On September 14 Washington was scheduled to play at Waynesburg. When the umpire called “play ball,” the Senators were nowhere in sight. The squad was at home preparing for an exhibition against the Pittsburgh Pirates. The game was forfeited, making Washington’s record 56-43. Uniontown won that day to push its record to 53-42. Washington had a doubleheader with East Liverpool and Uniontown finished with a tripleheader against Charleroi on the final day.
Washington lost the opener but won the second game thanks to three hits from Murphy. Meanwhile Charleroi arrived late in Uniontown and had to forfeit the morning game, then lost the afternoon pair. Uniontown took the title by .007. Later in the week, Guy, the league president, announced that Braddock, which had made a furious finish to reach 55-43, was tied with Uniontown and ordered a playoff. Uniontown refused and hired John M. Ward to represent them in the dispute. No playoff was ever held.15
Murphy moved on to the Steubenville Stubs in the Pennsylvania-Ohio-Maryland League for 1907 and took over as the captain who ran the club on the field. He was joined for part of the season by Irish McIlveen, who had been with him for a short time in Washington. Uniontown, Steubenville, and Zanesville battled for first place until July 8. The Stubs held onto the top spot from then on. Murphy’s performance earned him an upgrade for 1908.
Canton in the Class C Ohio-Pennsylvania League hired him to manage and play first. Murphy brought in McKechnie to play third. He put together a fine catching corps with Bill Rariden, Red Munson, and Charley Wahoo. At age 31 he played like a man rejuvenated. His defense at first base was “ultra good” and he “radiated confidence” to his younger teammates.16 Murphy even took over at shortstop in a game against McKeesport.
Akron and East Liverpool had the strongest squads, but Murphy kept the Watchmakers in the hunt until mid-July. Injuries to his pitching staff doomed any chance of contending for the pennant. The club’s finances suffered, and it was placed in receivership. On August 13 Murphy made two errors that led to a loss despite his long homer to right field. The next day he was released. “I’m sorry better results couldn’t have been secured, but under the circumstances a fair showing was made, in my opinion,” he said.17
Murphy was not unemployed for very long. Joining Grand Rapids in the Class B Central League, he played 18 games at first base and batted .242. The following season found him serving as manager of the Troy Trojans in the Class B New York State League. They finished in the second division as Murphy closed out his professional career.
Murphy settled into life in Auburn. He was a member of the Elks and the Knights of Columbus. As a service project for the Knights, he traveled to Europe after World War I and helped with recovery efforts. He possessed a sweet tenor voice and sang in the church choir. He also performed in local musical productions.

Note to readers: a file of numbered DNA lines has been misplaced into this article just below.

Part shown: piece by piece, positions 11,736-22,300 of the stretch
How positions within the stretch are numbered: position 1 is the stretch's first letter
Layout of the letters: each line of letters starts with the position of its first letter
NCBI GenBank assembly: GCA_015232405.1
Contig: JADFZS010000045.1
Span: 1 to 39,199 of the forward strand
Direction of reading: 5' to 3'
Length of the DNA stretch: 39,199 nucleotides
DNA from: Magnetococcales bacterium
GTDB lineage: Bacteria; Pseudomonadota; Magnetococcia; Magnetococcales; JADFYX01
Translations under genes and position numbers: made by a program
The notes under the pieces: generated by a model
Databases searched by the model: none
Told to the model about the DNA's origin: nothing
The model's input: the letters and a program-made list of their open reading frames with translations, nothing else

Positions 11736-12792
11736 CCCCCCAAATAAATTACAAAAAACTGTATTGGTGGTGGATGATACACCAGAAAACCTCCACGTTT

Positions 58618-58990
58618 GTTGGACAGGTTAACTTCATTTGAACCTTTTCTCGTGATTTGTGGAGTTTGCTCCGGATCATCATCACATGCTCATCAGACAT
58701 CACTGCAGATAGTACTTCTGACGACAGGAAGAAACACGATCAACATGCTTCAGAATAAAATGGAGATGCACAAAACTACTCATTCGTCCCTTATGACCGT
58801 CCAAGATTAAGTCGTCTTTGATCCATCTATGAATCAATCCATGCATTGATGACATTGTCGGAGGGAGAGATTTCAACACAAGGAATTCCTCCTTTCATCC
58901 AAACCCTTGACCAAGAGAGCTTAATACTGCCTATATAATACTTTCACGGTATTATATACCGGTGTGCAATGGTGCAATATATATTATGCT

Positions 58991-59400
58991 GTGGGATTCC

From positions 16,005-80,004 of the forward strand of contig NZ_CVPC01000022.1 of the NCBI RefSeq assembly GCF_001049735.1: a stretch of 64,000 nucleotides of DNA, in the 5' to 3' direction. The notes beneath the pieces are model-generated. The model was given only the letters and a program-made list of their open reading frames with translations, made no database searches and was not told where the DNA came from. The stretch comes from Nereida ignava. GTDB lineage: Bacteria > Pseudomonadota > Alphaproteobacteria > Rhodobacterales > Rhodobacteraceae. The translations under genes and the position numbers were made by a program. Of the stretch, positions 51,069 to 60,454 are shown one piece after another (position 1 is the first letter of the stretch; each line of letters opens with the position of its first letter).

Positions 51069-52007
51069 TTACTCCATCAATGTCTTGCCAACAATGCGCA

At this point Murphy’s baseball was confined to offering advice and telling stories at the store, but he still excelled athletically. He was a member of the local country club and one of the best golfers in town. He was also skilled at billiards. Murphy’s obituary mentions that he coached baseball for Syracuse University. Lew Carr was the head coach during the teens and ’20s, meaning that if Murphy had coached there, he was an assistant.
The haberdashery business suffered two disastrous fires and went out of business. Murphy considered getting into the movie-theater business, but an illness ended those plans. The undisclosed illness made him an invalid and he spent his last years in a nursing home. He died on January 29, 1935. He was laid to rest in St. Joseph’s Cemetery after a funeral mass.
This biography was reviewed by Len Levin and fact-checked by Alan Cohen.
1 “Edward J. Murphy’s Death After Sad Invalidism Recalls Career of Prowess and Popularity,” Auburn (New York) Citizen-Advertiser, January 29, 1938: 6.
2 “Exit Whitehead,” Rochester (New York) Democrat and Chronicle, July 21, 1895: 15.
3 Judging from box scores and the number of runs in games, these must have been earned-run averages.
4 “Each Won a Game,” Democrat and Chronicle, September 7, 1897: 14.
5 “Joyce’s Joyful Joints,” Philadelphia Inquirer, April 24, 1898: 11.
6 “Reading Stock Leaps Upward,” Reading (Pennsylvania) Times, April 28, 1899: 1.
7 “Worcester Left at the Post,” Democrat and Chronicle, May 1, 1900: 15.
8 “Edward J. Murphy’s Death.”
9 “Donovan Signs Ed Murphy,” St. Louis Post-Dispatch, April 9, 1901: 9.
10 “No Flies on Pitcher,” Philadelphia Inquirer, July 6, 1901: 6.
11 “National League News,” Sporting Life, February 20, 1904: 3.
12 “Battle of First Base at Olympic Park,” Buffalo Evening News, May 3, 1905: 8.
13 “Former Eastern Leaguer to Captain Team in P.O.M. League,” Pittsburgh Weekly Gazette, April 2, 1906: 9.
14 “Important Baseball Decisions,” East Liverpool (Ohio) Evening Review, September 3, 1906: 1.
15 “Uniontown Protests,” Pittsburgh Daily Post, September 22, 1906: 8.
16 “Notes of the Game,” Canton (Ohio) Repository, May 24, 1908: 16.
17 “Murphy Out as Manager,” Canton Repository, August 15, 1908: 1.